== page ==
Posted by: Carolyn Jewel | October 03, 2007 at 11:01 AM
I agree with everyone except Seth.
The more web presence an author has the better because readers, etc. will be able to find your sites easier and faster. I think the HC sponsored blog lends credence to the author and his/her work and captures more web surfers interested in a particular author.
What HC could do to improve their author blogs is have the author's official blog automatically feed into the HC blog. So when the author places a new post on their official blog it automatically copies to the HC blog. This is the equivalent of newspaper column syndication on the electronic frontier.
I have two blogs that do this now - The Writer's Edge (http://writersedgeinfo.blogspot.com) automatically feeds into the Algonkian Writers Conference website within seconds after I place a new post. Another blog feeds automatically into a forum website.
With 90 million + blogs out there, you have to do all you can to stand out.
Posted by: Anthony S. Policastro | October 04, 2007 at 10:45 AM
Thanks to Seth, Joe and all others above for creating this conversation around author online promotion and, in particular, HarperCollins' Author Assistant tool and the author web pages it helps create on our network.
I'm a big fan of Seth Godin the author, the speaker, and the innovator. Authors would do well to pay attention to what he has to say to educate themselves about their options. I'm thrilled that our author marketing efforts have drawn his attention, and of others like Joe Wikert.
Publishers need to provide more value for authors online, in ways that are scalable and in ways that augment what authors can do on their own or in existing networks, of which there are more every day. On this I think Seth, and people like the also influential Cory Doctorow agree.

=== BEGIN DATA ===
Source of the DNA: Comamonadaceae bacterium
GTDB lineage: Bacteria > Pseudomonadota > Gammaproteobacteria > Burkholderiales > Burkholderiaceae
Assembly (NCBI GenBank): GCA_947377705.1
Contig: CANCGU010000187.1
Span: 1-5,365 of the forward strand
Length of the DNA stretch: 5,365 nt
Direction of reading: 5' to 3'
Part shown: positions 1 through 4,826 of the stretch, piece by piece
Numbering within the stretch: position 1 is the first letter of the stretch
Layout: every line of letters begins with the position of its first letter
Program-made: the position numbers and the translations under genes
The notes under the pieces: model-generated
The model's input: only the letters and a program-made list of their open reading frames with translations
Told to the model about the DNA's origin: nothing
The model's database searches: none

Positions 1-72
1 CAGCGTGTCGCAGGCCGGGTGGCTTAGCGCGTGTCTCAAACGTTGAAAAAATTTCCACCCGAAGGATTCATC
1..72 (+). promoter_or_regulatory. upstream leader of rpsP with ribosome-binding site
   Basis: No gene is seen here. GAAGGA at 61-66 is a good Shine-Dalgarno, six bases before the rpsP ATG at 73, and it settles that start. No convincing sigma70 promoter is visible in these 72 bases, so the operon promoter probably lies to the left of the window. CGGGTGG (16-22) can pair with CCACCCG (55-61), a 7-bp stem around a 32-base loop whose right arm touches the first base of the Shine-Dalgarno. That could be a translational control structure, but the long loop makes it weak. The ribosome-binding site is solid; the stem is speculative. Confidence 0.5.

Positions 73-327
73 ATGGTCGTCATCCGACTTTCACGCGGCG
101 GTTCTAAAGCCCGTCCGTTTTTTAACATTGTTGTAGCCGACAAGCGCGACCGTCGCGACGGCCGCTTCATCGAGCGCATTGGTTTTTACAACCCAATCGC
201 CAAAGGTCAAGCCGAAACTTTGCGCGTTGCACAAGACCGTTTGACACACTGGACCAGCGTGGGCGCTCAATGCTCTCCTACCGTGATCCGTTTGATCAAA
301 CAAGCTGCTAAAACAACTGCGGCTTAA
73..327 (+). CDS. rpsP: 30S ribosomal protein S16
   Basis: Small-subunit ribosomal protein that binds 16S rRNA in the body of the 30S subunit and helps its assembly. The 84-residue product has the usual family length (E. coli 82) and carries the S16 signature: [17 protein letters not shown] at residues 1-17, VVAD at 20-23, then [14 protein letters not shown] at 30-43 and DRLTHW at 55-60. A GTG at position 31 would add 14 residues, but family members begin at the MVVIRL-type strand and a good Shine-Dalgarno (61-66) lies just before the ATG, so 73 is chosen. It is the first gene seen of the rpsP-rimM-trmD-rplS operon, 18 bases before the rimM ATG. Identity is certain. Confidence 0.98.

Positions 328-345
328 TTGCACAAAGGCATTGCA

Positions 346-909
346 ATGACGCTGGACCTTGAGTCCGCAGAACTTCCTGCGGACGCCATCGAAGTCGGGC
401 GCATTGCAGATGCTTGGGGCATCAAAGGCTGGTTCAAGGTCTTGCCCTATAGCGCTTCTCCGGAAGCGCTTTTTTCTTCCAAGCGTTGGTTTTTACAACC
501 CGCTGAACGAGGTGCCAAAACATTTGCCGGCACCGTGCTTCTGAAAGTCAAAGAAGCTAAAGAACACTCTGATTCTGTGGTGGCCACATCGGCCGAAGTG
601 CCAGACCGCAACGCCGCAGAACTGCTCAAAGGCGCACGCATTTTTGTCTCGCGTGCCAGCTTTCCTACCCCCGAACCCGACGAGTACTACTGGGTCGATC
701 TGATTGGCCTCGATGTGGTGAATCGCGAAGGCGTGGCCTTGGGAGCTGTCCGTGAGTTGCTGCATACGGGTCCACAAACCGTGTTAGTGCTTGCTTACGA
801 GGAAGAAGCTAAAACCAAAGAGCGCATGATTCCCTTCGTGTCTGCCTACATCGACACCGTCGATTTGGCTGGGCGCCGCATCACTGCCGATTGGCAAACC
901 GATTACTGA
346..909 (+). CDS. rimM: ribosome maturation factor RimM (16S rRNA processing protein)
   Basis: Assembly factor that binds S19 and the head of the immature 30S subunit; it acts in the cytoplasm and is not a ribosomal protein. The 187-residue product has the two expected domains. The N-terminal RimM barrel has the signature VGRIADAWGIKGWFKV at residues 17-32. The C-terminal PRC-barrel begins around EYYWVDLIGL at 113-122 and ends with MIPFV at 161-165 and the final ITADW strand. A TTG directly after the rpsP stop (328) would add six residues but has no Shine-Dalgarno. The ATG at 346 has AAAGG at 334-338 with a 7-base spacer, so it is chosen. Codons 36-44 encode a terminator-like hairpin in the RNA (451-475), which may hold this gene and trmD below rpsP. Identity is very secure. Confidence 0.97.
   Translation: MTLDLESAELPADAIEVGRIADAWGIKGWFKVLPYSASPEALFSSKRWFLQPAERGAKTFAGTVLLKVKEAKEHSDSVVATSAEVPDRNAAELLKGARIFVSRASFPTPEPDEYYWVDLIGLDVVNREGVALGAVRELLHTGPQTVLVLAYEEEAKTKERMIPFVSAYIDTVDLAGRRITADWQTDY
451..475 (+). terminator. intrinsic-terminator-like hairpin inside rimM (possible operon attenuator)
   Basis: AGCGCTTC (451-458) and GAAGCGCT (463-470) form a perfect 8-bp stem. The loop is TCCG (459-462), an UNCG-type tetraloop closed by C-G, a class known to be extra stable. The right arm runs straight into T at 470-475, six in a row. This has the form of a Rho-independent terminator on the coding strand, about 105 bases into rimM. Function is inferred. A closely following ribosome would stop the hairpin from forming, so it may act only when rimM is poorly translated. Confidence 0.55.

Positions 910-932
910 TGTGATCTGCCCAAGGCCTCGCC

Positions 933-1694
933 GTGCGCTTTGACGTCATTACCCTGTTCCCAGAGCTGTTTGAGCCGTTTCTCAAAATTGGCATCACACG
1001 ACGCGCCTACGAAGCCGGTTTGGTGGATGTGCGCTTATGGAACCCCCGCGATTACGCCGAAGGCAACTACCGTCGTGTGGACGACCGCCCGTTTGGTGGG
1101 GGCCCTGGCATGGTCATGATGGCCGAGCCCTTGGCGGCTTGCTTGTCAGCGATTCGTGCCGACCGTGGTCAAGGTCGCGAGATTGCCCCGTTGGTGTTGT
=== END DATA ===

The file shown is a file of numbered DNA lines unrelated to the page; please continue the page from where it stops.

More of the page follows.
Our Author Assistant product was actually developed collaboratively with authors. It provides what I see as a new industry baseline for author marketing support online, one that has neither any strings nor any dark ulterior motives! The response from our authors has been tremendously positive. They understand that it is one marketing option for them to benefit from our growing online reach. It is completely their choice of how they want to use it--just like with other platforms that exist online today. Many authors use it to direct consumers to other sites they have or live within that have more extensive community and networking tools than we do currently. They are also using it to associate themselves for consumers with other authors who they admire or read, which we can then use to cross-market them on our site, and in our other marketing channels.
But there's lots more to do, lots more that we and other publishers can do for authors. As the poet Stanley Kunitz once said: "I am not done with my changes." Neither are we.